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be made a sport of? Is it to be a diversion, a mirth, to treat one such command with insult and contempt, and with the very highest degree of both ? Yet is it not true, that · Thou shalt not take the name of the Lord thy God in vain,' is one of these commands; and is it not true, that it is thus treated ? I speak not, as I said before, to those who think that God is not to be reverenced at all, or who do not reverence him in any thing, but to others do I speak, and most especially to all young persons. What a beginning is this, of a religious course of life? It is impossible, in the nature of things, that any serious sentiments of religion, any impressions, any conversation, any practice, any thing that resembles a religious character, or approaches to it, can grow out of such an origin.
But it may be said that this was spoken to the Jews, and not to the Christians. Hear how that matter stands; I say unto you, swear not at all; neither by heaven, for it is God's throne ; nor by the earth, for it is his footstool; neither by Jerusalem, for it is the city of the great king; neither shalt thou swear by thy head, because thou canst not make one hair white or black; but let your communication be yea, yea, or nay, nay, for whatever is more than these, cometh of evil.' These are the words of Christ himself, whereby it appears most indisputably, that he adopts the third commandment in its full extent, and according to the spirit, as well as the letter of it. So far from superseding or weakening its authority, he adds to it his own ; ' I say unto you, swear not at all.' So far from confining its extent, he rather enlarges it ; that is, he interprets it according to its spirit as well as its letter; from the name of God he extends it to every thing which relates to God. This excuse, therefore, does not come well from the mouth of any Christian whatever, namely, that the commandment was spoken only to the Jews; for Christ, the author of our religion, has explicitly adopted it, in all its force, in all its obligation, and in all its extent. What Christ himself began upon this head, the apostles continued ; 'Above all things, my brethren, swear not, neither by heaven, nor by the earth, nor by any other oath. Here is the very same strain of admonition as our Lord had used, clear, positive, decisive ; and this is from St James.
Am I not well warranted, therefore, in asserting concerning profane swearing, that there is a clear command, and a clear transgression ? But will any one reply by asking, What is a command without a reason? I will judge the strength of the command by the weight of the reason, when I know it. Is this a reply from a creature to his Creator, from dust and ashes to Omnipotence, from ignorance itself to Him who knoweth all things, from weakness and impotency to the ruler of the world ? Is the command itself nothing? Is not the command itself sufficient; above all reasons or arguments whatever sufficient; a command so pronounced, so ratified ; proceeding from such authority, delivered with such solemnity; so decisive in its prohibitions, so clear in its signification ?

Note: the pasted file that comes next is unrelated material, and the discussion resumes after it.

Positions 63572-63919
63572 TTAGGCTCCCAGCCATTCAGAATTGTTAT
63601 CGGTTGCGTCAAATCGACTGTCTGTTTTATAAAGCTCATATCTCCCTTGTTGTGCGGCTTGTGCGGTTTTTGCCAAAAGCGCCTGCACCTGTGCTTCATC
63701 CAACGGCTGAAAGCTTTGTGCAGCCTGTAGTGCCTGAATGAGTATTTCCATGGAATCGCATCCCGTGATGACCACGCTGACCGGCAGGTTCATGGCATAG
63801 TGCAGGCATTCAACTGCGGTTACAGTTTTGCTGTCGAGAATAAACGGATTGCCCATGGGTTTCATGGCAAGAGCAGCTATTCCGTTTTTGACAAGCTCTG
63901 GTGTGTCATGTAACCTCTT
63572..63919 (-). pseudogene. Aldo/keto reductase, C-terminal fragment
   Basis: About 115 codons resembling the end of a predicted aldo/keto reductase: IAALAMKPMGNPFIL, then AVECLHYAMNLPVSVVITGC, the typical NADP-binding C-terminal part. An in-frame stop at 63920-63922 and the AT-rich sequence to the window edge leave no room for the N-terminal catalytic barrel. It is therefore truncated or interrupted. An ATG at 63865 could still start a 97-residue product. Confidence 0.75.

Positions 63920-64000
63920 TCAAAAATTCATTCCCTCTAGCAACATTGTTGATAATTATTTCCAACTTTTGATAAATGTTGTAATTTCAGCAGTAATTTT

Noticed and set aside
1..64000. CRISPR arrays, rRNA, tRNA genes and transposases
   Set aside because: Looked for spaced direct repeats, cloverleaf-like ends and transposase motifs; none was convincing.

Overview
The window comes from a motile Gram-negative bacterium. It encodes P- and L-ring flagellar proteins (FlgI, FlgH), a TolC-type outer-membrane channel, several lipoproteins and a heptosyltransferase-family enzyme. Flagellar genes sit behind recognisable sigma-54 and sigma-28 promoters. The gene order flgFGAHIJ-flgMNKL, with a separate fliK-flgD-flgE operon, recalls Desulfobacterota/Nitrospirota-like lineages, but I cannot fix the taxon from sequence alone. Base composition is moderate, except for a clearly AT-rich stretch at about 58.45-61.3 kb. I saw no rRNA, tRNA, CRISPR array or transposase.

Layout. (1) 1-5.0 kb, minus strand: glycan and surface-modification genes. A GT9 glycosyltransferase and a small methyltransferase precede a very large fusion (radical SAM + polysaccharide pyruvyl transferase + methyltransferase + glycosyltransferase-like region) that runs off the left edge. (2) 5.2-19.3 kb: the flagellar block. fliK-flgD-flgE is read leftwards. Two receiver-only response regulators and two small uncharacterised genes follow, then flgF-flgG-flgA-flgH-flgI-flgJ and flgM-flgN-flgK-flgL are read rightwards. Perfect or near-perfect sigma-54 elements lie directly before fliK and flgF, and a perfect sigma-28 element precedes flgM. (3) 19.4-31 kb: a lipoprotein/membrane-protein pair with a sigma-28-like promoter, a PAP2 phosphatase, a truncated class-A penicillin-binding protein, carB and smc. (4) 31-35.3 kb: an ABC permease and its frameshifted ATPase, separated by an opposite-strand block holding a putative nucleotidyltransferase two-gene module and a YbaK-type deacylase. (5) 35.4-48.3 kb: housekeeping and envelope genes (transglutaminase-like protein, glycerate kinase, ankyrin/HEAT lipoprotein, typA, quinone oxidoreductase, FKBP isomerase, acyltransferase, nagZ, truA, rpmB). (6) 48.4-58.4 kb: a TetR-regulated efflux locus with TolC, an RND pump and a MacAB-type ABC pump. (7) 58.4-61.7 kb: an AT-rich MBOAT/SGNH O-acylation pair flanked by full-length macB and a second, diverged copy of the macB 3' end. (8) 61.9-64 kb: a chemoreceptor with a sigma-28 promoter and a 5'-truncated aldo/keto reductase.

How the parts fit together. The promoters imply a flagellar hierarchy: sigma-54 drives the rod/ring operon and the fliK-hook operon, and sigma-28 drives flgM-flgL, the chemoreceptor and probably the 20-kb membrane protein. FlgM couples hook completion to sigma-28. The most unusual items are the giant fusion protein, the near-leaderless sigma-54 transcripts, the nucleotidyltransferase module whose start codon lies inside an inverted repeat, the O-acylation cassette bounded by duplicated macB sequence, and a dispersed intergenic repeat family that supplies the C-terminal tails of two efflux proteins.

The reason, nevertheless, is the strongest of all reasons; to uphold, namely, in the minds of men, a reverence for their Creator. Such is human nature, such is the constitution of the human mind, that what is treated externally, that is, by words or by behaviour, with levity and giddiness and contempt, loses its force and impression internally. It is so in all cases; it is remarkably so in the present. How stands the fact in men addicted to swearing? Are they men who live under an inward conscientious awe of God Almighty; a sense of his infinite adorable nature, of his constant presence, of his bounty or his goodness, of his power or his authority, his close relation to us, our absolute dependence upon him ? If these things be true, are they not things which should possess the mind? But is it possible that a mind possessed with such thoughts should allow itself without any shock in the practice of swearing? Is outward profaneness consistent with inward piety? Can they, do they in fact and in experience, subsist together in the same person? That I take to be the exact question. If it be true, either that a deep, a just, a rational piety, even without the smallest tincture of enthusiasm or melancholy, must and actually will produce a seriousness of outward demeanour with respect to these subjects, at least to a degree sufficient to check both presumptuous contempt and heedless levity, of which contempt and levity a surer evidence and indication cannot be given than by common swearing, in any form of it and under all forms, for though forms of swearing be more or less shocking, they are in their view alike; or if on the other hand it be true, that the habit and practice of swearing will eat out, in young minds most particularly, all reverence for God Almighty, dissipate all good impressions, produce an incapacity for devotion, either public or private, and at last bring them to an impious boldness, to a casting off of all awe of God's judgments, of all regard and respect to him; then undoubtedly there was not only reason, but the highest of all reasons, for laying a restraint upon licentiousness so pernicious in its consequences; and the same, nay indeed much greater reason, for obeying that law, and that injunction by which it was laid. Depend upon it, that a regard to God Almighty lies at the root of every thing which is good, is the only restraint from every thing that is bad; that whatever in any degree diminishes, or tends to diminish that regard, is of all hurtful things the most so.